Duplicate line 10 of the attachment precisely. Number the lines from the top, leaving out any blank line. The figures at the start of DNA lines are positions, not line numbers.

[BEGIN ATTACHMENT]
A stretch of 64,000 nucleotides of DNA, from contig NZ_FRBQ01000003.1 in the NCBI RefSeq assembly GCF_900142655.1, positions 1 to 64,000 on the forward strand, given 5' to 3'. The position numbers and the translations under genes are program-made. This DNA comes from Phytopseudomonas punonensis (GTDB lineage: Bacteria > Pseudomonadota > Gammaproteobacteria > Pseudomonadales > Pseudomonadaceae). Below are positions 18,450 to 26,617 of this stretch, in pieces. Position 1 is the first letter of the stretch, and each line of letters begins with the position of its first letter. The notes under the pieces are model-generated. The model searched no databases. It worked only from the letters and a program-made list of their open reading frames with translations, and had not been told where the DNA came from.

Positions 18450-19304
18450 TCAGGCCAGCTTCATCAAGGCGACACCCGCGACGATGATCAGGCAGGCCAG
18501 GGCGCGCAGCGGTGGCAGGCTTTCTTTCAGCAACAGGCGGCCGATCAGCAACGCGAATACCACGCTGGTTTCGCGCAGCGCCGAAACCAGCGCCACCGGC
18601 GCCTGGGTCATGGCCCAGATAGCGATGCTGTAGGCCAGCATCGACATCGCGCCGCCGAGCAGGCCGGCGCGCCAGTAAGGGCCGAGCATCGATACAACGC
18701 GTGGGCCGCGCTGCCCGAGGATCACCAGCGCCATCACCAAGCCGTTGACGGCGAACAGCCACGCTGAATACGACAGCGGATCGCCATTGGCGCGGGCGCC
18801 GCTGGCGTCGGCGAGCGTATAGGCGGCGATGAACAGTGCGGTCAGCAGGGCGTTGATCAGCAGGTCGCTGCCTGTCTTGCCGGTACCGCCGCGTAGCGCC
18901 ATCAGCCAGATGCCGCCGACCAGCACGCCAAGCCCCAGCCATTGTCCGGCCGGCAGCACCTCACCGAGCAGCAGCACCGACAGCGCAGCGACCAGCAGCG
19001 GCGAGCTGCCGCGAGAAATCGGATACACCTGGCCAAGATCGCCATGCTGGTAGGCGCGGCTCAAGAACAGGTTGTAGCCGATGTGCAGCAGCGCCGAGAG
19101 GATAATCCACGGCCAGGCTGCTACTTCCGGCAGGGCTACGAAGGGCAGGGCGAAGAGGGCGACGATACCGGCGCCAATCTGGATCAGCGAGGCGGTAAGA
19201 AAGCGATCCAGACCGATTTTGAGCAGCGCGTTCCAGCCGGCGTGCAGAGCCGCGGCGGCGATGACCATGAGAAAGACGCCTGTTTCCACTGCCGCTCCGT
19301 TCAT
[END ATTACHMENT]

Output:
19101 GATAATCCACGGCCAGGCTGCTACTTCCGGCAGGGCTACGAAGGGCAGGGCGAAGAGGGCGACGATACCGGCGCCAATCTGGATCAGCGAGGCGGTAAGA